Bhutan, the Himalayan kingdom nestled between Asian giants China and India, is now in the crosshairs of Beijing, the latest neighbour to face its high-pressure coercion. Bhutan has a ‘special relationship’ with India, with New Delhi advising Thimphu on the conduct of its foreign, defence and trade policies. In contrast, it has no diplomatic relations with China. Though it badly wants a toehold there, Beijing has so far not succeeded in opening an embassy in Bhutan. The kingdom has always kept China at a safe distance.
Bhutan, like India, is a country with which China has unresolved border issues. Beijing and Thimphu have held 24 rounds of inconclusive boundary talks. In June, China raised the border issue in an unlikely forum—at a virtual meet of the Global Environment Facility (GEF), a US-based forum established in 1992 ahead of the UN Earth Summit in Rio de Janeiro to tackle global warming. The GEF provides funds for small environment-friendly projects. Bhutan’s Sakteng wildlife sanctuary, an area with rich biodiversity, was to get funds to preserve its unique ecosystem. The Chinese representative raised objections at the meet, saying the sanctuary was located in a disputed area between China and Bhutan. The delegate said the area in the eastern tip of Bhutan was on the table for discussion in border talks. Despite Chinese objection, the GEF went ahead and allocated funds for Sakteng.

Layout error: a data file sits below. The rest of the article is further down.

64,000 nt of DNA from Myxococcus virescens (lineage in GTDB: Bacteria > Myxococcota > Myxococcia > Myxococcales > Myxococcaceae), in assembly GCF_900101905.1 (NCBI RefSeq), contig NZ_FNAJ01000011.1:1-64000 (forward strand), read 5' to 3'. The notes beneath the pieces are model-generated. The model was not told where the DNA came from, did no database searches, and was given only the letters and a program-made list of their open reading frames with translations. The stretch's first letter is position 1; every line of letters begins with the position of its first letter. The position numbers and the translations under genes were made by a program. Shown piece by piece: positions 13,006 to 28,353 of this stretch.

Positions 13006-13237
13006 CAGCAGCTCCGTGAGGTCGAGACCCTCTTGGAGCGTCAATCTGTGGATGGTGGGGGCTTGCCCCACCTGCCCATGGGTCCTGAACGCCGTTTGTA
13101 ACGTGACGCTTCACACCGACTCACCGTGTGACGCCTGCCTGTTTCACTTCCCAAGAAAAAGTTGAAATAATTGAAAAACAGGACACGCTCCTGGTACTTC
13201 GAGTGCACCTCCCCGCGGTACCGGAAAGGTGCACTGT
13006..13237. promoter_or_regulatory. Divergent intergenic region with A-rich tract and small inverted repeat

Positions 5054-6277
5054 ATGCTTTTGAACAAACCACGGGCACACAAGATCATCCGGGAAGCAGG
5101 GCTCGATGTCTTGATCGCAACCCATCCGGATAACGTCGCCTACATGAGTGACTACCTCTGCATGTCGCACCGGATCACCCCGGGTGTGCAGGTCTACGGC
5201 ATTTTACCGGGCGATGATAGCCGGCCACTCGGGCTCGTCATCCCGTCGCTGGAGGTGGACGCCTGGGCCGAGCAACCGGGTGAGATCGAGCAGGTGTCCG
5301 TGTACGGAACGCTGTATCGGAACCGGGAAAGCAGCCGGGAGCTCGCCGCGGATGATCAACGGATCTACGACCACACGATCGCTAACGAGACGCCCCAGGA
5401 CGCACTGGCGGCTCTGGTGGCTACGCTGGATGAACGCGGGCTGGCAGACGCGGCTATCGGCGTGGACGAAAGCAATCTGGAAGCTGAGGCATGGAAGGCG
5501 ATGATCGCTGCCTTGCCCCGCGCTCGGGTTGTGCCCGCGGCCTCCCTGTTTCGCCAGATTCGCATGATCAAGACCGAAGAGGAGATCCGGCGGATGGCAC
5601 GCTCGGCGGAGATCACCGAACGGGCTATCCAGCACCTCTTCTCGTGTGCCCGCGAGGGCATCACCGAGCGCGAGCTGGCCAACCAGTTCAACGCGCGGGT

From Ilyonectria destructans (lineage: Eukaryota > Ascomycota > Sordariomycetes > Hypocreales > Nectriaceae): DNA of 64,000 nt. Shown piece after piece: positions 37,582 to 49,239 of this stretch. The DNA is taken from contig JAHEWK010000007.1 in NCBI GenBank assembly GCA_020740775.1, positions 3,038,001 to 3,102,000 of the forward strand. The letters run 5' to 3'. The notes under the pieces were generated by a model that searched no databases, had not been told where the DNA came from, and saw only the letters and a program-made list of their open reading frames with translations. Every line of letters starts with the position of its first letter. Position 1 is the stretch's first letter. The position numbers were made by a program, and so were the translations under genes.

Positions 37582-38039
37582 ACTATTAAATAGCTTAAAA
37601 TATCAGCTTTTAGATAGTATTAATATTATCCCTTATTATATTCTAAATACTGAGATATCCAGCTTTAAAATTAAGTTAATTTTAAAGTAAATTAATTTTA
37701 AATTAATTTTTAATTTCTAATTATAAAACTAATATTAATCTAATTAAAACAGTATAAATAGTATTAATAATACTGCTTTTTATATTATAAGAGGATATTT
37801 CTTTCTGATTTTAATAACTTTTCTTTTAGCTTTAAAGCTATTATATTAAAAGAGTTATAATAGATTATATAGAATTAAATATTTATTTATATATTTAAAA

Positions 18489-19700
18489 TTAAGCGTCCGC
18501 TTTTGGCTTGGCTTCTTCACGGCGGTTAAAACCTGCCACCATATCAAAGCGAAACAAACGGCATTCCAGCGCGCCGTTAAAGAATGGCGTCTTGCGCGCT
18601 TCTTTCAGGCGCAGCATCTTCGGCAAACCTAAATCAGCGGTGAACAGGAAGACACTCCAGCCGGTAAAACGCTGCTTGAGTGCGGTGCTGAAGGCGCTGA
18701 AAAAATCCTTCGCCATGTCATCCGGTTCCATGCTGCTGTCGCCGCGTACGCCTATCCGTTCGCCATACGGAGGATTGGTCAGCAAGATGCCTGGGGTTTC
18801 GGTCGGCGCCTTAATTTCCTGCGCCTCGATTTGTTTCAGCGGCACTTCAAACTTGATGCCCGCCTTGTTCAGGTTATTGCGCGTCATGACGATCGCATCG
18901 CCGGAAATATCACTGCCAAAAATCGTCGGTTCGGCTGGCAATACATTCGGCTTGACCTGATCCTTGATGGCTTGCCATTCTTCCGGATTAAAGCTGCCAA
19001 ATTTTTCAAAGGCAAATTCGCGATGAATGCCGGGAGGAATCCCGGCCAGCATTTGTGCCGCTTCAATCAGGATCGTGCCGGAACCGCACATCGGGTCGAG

Raking up its eastern border, as is the case with its border with India’s Ladakh and Arunachal Pradesh, is in keeping with China’s all-round aggressive posture in Asia. Part of the playbook is to make sudden, shocking new claims to increase bargaining power elsewhere—this is the first time China laid claim to Sakteng. Later, Thimphu sent a demarche to Beijing.
Bhutan has differences with China about its...